SINO-SOVIET RELATIONSHIP

Created: 9/18/1959

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CENTRAL INTELLIGENCE AOBMCI

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It occurred to meumber of points were lefts^pm^^jpf^Qentr.ar on Sino-Sovietof vhlch vera impliedrecent briefing and mostfuxi)

of vhlch point toward tne Feasibility of even greater tensions in this complex relationship. Emphasis on the fact that there will notundamental split ia of course most necessary, particularly if anyone cherishes tho illusion that the over-all security danger to tho US night magically bo diminished by some convenient revolution or internal schismrand scale. But thisit like saying there vill bo no revolution ln tho USSRit ls true, but it can behould say has been) misleading by implying that nothing shortrnmatlo revolutionsplit" can have real significance for the policymaker.

. With even more than the customary apologias forthe interjection of random thought, and tho brevity of my exposure to recent material on thehould lite to

DAK DIE?BtO

outline (I) certain broad lines of probablo dovelopmont in each powor that Mere left out of yesterday's dlsoussion and theof which for the Sino-Soviet relationship were therefore(II) certain reflections on the nature of the relationship, and (III) an estimative conclusion for the next five years.

I

Soviet NSP 1ft the twenties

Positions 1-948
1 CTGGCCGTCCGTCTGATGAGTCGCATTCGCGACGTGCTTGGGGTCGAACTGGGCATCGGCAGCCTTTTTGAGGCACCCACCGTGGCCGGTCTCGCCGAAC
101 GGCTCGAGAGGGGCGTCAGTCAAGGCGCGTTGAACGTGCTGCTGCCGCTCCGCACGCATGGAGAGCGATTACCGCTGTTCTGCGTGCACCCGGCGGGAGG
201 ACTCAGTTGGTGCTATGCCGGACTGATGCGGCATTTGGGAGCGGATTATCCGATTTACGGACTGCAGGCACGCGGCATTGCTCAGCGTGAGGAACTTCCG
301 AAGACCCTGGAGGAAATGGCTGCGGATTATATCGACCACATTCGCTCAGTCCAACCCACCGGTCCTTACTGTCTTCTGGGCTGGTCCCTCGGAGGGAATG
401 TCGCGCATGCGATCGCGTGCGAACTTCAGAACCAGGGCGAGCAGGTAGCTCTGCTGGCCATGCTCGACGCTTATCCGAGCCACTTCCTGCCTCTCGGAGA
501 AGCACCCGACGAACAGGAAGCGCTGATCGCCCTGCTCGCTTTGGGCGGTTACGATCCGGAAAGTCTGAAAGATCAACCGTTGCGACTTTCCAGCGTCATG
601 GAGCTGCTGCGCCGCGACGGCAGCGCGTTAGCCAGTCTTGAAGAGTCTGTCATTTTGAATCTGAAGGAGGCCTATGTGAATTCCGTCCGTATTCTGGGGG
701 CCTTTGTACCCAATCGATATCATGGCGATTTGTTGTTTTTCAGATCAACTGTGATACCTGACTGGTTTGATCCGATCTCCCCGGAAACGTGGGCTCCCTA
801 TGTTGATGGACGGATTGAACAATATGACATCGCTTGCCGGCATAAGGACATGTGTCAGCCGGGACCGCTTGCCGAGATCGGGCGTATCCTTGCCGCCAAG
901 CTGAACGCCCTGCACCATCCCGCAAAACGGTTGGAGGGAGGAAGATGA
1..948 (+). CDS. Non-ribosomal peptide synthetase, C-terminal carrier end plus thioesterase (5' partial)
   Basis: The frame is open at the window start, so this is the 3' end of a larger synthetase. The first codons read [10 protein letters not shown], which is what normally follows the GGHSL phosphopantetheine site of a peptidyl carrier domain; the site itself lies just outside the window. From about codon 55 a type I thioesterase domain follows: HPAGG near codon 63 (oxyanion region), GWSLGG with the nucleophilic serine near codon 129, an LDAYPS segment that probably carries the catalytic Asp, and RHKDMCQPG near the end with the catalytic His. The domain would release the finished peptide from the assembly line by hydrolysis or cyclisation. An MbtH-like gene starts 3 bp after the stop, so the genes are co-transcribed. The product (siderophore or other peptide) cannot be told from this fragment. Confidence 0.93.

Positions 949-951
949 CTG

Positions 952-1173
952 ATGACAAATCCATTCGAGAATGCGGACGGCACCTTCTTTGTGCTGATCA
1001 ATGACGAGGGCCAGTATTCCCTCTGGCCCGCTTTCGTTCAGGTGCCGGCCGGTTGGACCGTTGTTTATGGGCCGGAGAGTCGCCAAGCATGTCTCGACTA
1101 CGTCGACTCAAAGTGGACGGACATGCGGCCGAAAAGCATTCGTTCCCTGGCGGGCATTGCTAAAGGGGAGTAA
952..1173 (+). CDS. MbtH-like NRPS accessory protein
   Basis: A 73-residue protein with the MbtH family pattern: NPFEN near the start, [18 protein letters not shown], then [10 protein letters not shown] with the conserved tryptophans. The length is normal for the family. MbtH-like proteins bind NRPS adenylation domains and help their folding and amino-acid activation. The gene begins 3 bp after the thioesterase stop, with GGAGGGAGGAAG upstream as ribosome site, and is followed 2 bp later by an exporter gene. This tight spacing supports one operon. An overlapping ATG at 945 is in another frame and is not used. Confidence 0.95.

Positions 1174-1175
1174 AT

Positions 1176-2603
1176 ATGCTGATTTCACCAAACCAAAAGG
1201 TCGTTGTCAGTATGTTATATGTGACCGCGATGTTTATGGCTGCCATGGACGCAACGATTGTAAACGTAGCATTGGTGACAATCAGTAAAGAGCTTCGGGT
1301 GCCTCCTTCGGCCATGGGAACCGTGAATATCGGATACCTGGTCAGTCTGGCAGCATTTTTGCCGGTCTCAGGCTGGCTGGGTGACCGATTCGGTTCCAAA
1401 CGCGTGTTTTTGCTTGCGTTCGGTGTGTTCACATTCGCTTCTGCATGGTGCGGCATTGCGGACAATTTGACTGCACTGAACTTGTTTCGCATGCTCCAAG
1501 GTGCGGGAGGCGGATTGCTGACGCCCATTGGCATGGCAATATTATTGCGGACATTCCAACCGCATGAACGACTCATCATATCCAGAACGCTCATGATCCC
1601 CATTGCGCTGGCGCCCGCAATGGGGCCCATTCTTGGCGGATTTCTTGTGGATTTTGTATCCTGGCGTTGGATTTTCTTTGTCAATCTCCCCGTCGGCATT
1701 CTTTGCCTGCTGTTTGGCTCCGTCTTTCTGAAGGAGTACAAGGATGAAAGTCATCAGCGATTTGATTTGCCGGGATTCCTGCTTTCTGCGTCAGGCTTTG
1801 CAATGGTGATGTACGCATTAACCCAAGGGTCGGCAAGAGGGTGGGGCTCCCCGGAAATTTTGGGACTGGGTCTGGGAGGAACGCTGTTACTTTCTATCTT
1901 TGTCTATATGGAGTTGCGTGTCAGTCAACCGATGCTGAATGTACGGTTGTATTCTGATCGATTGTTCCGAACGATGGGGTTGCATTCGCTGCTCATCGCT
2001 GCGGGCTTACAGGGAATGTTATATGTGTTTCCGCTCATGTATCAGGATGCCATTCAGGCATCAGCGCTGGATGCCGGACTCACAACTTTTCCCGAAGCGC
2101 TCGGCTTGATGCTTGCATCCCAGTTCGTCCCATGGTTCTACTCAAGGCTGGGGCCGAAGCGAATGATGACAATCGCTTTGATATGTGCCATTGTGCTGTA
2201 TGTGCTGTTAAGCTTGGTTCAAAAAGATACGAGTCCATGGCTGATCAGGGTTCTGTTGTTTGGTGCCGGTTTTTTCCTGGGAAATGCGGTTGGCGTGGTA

J. Basically, Commmist China iaeriod of rapid--probably convulsiveeconomic development and transformation. Exactly how thoy do it is not eo ia, extant for our purposes, sa is the fact that China's accumulated national grievances and exaggerated sense of prosent historical importance, together with the blunt dictates of realistic economic self-interest and the apparent resolve of her present rulersall point to the fact that China will sustain aa nucharrison atmosphere, as much Intense alnost masochistic fanaticism as the traffic will bear. If they stop for breath oncehileas they hove apparently done at the present (or ore they Indeed sustaining their noraantua by activating the borJer aituation again;we should at any rate not look for any real abatement of the pace. Since their ecoconic problcas axe even greater than were Aussie's, it does notist they will allow

(even should there be increased trade possibilities with the outside vorld). Despite what the Russians have said, they never really tried anything like the people's communeseven under the extreme press cf "Wax Communism" during the Civil Uar. Hor were thoy able to achieve basic colioctlviiation at anything like the pace of Communist China ln its earlier "leap."

lu In view of China's ambitious and grandiose efforts to pull themselves up by their ownonder if we should not allowreater range ncertainty io estimating not only the dimensions of their future acconplishraunt, but the nature of their economic andeolontlflc. emphases. Particularly ln saienae and technologywhere the Chinese have an old if dormant tradition, and where their work in Russian universities appears consistently to amaze their mare advanced mentorsIt seems possible that China may be capable of more dramatic breakthroutfis than our current eatlmatea allow. Dramatic scientific advance ln certain seleoted areas would be within the range of possibility as far aa personnel is concerned. With proper concentration of technological effort,

would

soat oonatruction might be possible which/yield greater prestige and dramatie impact results at less cost to theoconccy than broad

plans requiring furthor/hrrangoment of thd economyational

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Juat aa tbe USSR's development bas taxed our precooceptlona differently motivated systems could accomplish, it seems to me that we shouldittle more heavily in tho Implied direction